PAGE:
Former Marine Steven Rhodes will not have to sit out the 2013 season with the NCAA announcing Monday that it fully cleared him to play after reviewing his case. Rhodes will keep all four years of his eligibility.
Here is the statement released by Kevin Lennon, the NCAA's vice president of academic and membership affairs:
As a part of its continued review of Steven Rhodes' eligibility, NCAA staff determined he may play immediately. Additionally, he will maintain all four years of his eligibility.
Throughout this process, NCAA staff worked closely with Middle Tennessee State University, and we appreciate the school's partnership.
As a part of the ongoing review of NCAA rules, our members will examine the organized competition rules, especially as it impacts those returning from military service.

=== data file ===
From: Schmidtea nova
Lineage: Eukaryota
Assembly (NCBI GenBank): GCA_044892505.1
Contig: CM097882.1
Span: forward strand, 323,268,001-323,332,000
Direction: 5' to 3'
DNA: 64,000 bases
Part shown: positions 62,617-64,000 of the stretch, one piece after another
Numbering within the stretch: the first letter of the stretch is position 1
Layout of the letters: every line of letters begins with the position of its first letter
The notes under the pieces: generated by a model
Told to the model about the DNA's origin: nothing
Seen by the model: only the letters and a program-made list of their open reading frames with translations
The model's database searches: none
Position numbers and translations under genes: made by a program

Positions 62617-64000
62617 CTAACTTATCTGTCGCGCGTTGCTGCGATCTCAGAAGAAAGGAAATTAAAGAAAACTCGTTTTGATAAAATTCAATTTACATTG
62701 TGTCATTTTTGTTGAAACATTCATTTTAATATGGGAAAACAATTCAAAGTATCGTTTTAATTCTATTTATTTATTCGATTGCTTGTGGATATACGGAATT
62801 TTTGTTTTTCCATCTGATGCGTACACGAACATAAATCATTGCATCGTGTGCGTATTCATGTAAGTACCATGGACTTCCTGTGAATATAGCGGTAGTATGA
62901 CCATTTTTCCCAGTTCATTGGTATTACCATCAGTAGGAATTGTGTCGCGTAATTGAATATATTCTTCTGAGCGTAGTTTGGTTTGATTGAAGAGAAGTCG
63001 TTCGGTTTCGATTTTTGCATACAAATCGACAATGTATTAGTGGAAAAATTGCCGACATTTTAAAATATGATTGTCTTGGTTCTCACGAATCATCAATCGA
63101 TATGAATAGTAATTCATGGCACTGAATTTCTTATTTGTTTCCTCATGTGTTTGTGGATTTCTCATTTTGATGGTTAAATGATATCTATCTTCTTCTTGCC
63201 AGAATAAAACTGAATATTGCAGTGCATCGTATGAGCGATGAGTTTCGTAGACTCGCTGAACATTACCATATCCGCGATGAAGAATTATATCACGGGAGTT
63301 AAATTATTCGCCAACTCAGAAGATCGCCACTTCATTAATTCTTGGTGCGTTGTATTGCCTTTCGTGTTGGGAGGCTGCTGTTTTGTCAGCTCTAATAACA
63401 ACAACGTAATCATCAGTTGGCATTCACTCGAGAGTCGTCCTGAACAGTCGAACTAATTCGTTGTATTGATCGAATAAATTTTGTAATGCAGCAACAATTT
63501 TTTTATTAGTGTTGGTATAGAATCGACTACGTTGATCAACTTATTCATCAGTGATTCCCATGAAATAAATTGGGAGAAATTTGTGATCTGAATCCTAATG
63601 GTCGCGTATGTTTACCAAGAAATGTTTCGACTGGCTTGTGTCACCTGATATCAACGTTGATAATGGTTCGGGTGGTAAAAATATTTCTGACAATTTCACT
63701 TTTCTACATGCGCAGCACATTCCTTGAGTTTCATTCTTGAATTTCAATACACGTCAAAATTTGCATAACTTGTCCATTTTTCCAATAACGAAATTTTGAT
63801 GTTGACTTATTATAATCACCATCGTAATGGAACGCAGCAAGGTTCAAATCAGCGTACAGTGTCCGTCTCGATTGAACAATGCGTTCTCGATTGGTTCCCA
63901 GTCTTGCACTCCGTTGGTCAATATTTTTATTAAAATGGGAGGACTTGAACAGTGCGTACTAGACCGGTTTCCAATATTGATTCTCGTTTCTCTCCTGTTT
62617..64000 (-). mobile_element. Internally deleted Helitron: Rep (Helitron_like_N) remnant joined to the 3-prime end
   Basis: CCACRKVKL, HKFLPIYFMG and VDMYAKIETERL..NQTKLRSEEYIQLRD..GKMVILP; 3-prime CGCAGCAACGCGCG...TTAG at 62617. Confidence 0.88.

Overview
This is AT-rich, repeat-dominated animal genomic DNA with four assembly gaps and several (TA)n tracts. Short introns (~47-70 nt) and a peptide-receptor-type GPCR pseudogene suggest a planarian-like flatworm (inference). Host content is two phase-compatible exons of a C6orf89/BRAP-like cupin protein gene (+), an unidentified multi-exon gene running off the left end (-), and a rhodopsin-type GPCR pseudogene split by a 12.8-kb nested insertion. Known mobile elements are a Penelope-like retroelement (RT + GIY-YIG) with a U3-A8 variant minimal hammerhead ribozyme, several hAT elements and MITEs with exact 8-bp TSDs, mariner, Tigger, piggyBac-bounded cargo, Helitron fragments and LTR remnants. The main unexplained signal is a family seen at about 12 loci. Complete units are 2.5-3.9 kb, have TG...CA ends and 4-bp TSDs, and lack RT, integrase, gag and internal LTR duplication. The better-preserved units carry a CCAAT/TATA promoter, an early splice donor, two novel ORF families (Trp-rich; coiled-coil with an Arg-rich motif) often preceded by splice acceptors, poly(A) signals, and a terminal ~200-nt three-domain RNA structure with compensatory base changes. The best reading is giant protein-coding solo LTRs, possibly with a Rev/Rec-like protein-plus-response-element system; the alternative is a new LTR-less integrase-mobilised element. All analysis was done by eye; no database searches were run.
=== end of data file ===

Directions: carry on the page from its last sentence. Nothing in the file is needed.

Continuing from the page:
We thank Steven for his service to our country and wish him the best as he begins college.
The snag occurred for Rhodes because he participated in a recreational football league during his time in the Marines. The NCAA considered that an "organized activity," which brought the delayed enrollment rule into play. The rule stipulates that any athlete who doesn't enroll in college right after high school loses a year of eligibility for every year in which he or she participates in what the NCAA deems an organized activity.
Members of the armed forces used to be completely exempt from that bylaw, but an alteration to it in 2011 changed the wording such that the military exception applied only to skiing and ice hockey. Judging by Lennon's statement, the NCAA may revisit the rule, which would probably be a good idea since this sort of incident does absolutely nothing positive for public perception of the NCAA.